Financial Advisory Blog

Armanino’s Financial Advisory blog is your source for thought leadership around cloud ERP and accounting solutions and integrations. Supported by the Cloud Accounting Institute and numerous experts in cloud, finance, reporting, integration, compliance, and technology, Armanino’s Financial Advisory blog features must-read content on what’s happening in the finance industry, case studies, white papers, and much more.

July 23, 2020

We received a PPP loan of about $520,000 in late April. About $200,000 of this loan came from 1099 employees, which we now know should not have been included so most likely we will not meet the 60% threshold. Do we have the option to pay back the $200,000 (1099 employee part) now, and reset the amount used in the forgiveness calculation to $320,000 so we can meet the 60% threshold? If not, do you suggest to just convert the loan to a two-year or five-year loan?

Posted by Armanino Financial Advisory Team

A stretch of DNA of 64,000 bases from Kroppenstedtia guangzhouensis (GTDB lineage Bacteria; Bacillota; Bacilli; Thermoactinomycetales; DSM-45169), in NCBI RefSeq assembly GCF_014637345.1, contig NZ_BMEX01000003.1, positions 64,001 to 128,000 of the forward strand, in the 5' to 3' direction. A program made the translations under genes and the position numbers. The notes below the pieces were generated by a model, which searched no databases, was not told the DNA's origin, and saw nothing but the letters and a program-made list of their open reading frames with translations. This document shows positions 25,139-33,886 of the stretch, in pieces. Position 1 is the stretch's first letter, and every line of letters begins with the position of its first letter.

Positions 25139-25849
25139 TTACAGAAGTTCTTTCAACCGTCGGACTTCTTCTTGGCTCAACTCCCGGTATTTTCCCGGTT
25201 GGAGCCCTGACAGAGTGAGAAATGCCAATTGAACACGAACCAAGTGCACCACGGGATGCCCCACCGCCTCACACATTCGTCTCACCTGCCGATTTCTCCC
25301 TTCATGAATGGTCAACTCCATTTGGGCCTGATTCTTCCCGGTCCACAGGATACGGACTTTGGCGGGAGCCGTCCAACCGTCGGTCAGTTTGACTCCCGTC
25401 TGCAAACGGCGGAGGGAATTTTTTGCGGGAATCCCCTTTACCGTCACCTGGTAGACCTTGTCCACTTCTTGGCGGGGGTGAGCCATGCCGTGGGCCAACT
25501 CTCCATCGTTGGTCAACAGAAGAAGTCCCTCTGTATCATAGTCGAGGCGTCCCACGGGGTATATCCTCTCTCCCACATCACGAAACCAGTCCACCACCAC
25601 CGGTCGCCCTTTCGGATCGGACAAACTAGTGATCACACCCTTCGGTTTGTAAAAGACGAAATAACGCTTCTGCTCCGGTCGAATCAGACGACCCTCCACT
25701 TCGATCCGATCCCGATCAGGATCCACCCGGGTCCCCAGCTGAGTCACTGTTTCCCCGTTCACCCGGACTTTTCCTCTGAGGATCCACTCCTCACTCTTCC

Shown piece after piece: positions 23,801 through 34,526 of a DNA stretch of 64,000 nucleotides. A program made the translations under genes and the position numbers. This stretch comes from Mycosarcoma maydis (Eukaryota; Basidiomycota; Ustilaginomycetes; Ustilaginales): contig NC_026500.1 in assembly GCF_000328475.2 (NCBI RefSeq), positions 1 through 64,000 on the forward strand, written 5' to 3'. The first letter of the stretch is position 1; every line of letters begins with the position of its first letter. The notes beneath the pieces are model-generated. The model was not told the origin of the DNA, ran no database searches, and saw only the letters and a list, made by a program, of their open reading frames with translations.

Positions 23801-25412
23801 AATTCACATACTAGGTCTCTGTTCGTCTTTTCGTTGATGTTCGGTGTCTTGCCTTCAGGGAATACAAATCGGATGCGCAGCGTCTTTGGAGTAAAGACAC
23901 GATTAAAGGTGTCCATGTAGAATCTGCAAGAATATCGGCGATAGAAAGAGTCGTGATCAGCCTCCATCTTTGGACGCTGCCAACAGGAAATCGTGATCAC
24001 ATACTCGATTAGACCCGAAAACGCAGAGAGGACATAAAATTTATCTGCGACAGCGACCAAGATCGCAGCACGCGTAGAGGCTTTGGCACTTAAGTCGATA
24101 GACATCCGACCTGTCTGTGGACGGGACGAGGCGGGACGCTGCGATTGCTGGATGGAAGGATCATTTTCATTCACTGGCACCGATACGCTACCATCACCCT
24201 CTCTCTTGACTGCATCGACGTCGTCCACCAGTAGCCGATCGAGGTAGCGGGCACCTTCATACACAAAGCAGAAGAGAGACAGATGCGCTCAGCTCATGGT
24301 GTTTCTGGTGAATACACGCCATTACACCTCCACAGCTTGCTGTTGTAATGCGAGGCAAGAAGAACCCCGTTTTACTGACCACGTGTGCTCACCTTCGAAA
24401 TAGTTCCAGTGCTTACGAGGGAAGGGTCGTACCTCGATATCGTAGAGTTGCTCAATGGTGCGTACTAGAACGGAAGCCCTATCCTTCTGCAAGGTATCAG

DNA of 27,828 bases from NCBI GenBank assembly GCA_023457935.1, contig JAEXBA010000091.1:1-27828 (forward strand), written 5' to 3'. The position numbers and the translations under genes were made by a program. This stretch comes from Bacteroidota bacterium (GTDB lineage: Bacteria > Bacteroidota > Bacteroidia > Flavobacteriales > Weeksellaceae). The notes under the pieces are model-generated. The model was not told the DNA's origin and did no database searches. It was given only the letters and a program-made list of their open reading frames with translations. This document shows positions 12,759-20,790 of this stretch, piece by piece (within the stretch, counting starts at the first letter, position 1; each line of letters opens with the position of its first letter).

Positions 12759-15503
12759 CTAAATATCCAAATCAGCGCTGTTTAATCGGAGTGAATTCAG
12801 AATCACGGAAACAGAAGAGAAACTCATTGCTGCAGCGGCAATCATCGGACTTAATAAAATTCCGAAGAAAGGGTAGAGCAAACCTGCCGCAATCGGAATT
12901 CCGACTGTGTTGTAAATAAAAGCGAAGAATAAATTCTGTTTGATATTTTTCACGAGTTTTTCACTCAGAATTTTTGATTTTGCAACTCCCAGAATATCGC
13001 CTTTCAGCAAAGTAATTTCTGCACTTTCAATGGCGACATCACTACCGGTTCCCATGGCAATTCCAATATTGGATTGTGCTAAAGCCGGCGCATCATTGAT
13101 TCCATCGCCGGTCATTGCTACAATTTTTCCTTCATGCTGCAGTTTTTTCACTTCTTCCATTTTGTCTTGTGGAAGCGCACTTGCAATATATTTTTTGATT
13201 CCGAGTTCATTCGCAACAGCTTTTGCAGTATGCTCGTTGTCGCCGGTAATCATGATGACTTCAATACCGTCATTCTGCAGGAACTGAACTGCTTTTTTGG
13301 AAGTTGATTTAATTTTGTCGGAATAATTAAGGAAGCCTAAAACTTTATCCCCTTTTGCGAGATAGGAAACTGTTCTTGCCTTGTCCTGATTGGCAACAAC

No, paying back the portion of the loan earmarked for unauthorized 1099 contractors will not help you meet the 60% threshold. That said, understand that forgiveness calculations apply the 60% threshold to the amount you spent, not to the amount of the loan itself. So, if you did not spend the extra $200,000 and instead only spent $320,000, your payroll costs threshold will be $192,000 (60% of $320,000). Assuming you hit this mark, all of the $320,000 would be forgivable if you had no other reductions. This would leave the unspent $200,000 as remaining principal on your loan. This would be required to be paid back within two years of your loan origination unless your bank agreed to extend the term to five years. This requires mutual agreement; you can’t simply declare a different term. Of course, there is no pre-payment penalty, so if you opted instead to simply return the remaining $200,000 after you received forgiveness, you would owe nothing. Finally, though, be aware that your loan amount eligibility may be challenged by the SBA upon review, as you erred when including 1099 contractors and so technically filed a fraudulent loan application. Should this occur, you likely will have your forgiveness amount reduced significantly.

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